A Belly Flop For The Yanks

Stomach woes slowed the U.S. at the world swim meet in Madrid, but the G.D.R. women flourished
August 31, 1986

The indoor warmup pool at Madrid's swimming complex was gloomily dark last Tuesday night. In one corner Mary T. Meagher, the U.S.'s foremost woman swimmer, was sobbing on the shoulder of a friend. Nearby, relay teammate Jenna Johnson was staring dejectedly into space. Head coach Richard Quick moved about Piscina Centro de Natación's deck trying to cheer his troops, but his own face showed a sort of weary exasperation. The American women wore that look regularly at the fifth World Aquatics Championships.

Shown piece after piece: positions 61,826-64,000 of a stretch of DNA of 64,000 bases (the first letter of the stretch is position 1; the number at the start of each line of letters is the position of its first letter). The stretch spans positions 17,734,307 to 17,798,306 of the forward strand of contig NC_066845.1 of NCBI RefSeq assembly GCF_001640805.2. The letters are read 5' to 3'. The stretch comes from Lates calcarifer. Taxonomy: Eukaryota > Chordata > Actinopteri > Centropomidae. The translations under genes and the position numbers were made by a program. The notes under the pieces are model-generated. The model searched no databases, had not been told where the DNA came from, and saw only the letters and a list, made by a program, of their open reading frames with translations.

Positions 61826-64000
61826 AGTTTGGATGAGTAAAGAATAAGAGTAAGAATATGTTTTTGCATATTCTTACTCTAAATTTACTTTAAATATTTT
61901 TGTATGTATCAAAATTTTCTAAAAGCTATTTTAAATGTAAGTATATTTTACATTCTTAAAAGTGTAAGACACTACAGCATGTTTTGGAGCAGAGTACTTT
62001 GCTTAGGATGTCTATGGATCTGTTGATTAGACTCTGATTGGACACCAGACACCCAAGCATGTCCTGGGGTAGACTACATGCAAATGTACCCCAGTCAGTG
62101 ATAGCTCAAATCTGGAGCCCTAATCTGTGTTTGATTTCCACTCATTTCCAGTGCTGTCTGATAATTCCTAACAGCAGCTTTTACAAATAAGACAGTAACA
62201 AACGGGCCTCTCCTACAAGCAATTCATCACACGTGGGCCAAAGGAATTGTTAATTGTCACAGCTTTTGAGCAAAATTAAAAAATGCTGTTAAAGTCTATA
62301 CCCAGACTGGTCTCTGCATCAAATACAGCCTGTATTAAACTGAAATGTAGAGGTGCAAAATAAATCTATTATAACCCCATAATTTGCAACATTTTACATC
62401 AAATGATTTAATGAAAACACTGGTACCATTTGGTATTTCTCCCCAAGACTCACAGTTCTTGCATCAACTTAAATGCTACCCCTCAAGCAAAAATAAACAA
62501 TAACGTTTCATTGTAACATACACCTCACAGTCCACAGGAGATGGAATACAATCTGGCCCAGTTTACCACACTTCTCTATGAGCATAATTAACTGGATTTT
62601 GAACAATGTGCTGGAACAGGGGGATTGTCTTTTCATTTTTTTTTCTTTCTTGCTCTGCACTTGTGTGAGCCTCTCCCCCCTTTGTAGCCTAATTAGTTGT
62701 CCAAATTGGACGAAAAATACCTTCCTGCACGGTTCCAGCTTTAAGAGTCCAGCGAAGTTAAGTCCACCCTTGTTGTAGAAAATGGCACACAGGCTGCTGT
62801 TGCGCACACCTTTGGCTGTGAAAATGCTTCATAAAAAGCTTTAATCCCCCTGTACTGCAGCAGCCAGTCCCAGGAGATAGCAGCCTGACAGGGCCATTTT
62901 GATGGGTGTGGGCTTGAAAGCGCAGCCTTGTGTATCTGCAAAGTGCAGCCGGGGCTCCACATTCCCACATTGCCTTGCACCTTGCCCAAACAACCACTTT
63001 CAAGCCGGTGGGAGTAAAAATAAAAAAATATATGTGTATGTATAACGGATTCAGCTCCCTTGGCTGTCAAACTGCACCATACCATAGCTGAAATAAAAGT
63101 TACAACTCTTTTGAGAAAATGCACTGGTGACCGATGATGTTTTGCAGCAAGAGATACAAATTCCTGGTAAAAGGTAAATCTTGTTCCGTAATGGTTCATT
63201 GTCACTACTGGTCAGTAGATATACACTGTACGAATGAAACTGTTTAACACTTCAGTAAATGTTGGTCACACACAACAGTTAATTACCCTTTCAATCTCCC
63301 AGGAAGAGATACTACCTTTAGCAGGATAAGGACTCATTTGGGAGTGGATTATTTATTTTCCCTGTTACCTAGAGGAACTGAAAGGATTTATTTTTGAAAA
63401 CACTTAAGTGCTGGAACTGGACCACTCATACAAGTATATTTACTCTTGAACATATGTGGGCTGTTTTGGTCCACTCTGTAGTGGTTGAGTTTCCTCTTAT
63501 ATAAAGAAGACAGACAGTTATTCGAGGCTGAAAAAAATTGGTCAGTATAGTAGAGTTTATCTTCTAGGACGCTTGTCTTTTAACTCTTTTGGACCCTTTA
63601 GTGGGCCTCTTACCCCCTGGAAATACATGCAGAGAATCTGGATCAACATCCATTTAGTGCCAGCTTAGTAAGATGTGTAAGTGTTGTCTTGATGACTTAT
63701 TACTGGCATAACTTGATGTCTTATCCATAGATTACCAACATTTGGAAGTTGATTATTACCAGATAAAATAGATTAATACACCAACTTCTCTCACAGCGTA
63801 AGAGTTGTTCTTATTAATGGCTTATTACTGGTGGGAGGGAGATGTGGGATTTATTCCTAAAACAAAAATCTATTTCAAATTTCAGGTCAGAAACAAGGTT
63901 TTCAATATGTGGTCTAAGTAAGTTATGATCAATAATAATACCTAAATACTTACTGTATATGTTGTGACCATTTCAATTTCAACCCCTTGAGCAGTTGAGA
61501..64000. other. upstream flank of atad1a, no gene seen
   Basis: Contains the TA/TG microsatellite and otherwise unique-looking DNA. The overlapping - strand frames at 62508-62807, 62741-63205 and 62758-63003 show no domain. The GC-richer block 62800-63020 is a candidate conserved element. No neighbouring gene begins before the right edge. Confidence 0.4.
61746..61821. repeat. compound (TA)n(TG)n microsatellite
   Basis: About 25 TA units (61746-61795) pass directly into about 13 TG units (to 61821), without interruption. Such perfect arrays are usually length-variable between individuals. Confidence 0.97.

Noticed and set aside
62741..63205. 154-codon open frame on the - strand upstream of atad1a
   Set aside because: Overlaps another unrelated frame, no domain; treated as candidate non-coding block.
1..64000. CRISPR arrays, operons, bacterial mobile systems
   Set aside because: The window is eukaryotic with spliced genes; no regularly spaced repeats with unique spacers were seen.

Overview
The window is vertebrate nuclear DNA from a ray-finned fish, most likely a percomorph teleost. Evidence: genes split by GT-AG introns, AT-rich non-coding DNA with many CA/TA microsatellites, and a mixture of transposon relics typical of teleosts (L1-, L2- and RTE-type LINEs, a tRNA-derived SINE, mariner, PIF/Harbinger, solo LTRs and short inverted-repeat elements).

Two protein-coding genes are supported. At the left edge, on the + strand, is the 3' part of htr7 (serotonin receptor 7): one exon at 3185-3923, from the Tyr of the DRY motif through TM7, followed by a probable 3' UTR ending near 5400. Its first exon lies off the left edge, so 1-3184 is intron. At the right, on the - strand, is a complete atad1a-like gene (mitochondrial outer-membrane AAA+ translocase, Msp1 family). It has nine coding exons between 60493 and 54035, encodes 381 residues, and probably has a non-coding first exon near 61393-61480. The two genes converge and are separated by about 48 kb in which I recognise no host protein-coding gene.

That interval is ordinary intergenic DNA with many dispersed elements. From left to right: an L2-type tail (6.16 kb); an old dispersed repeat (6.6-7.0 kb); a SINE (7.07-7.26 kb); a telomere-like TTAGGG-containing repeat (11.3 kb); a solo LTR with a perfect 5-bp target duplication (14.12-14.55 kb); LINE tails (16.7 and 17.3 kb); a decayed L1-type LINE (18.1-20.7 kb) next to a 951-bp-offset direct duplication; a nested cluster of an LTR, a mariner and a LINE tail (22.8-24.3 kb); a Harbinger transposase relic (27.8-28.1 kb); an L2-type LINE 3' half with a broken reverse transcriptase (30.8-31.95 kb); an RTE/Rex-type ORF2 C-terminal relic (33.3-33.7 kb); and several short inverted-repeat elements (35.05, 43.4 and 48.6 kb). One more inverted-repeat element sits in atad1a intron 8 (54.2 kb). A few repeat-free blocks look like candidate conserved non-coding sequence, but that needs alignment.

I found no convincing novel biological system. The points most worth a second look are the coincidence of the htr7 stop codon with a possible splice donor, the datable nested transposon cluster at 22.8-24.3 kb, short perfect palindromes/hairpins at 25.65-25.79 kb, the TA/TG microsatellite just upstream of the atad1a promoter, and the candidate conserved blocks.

In this case the end—of yet another fruitless race against the powerful, altitude-trained women from the German Democratic Republic—had justified the miens. East Germany's 400-meter-free-style relay team had just blown Johnson, Meagher and two other U.S. relay swimmers out of the water with a 3:40.57 that lopped nearly two seconds off the world record. On the leadoff leg, Kristin Otto, a versatile 20-year-old from Leipzig, smashed the individual world mark for the 100 free with a 54.73. As the G.D.R.'s cheering section erupted with whistles and air horns, the American relay team limped home second in 3:44.04, more than three body lengths behind. "We're frustrated," said Quick. "Looking at the results of our trials...we should be doing very well in this meet."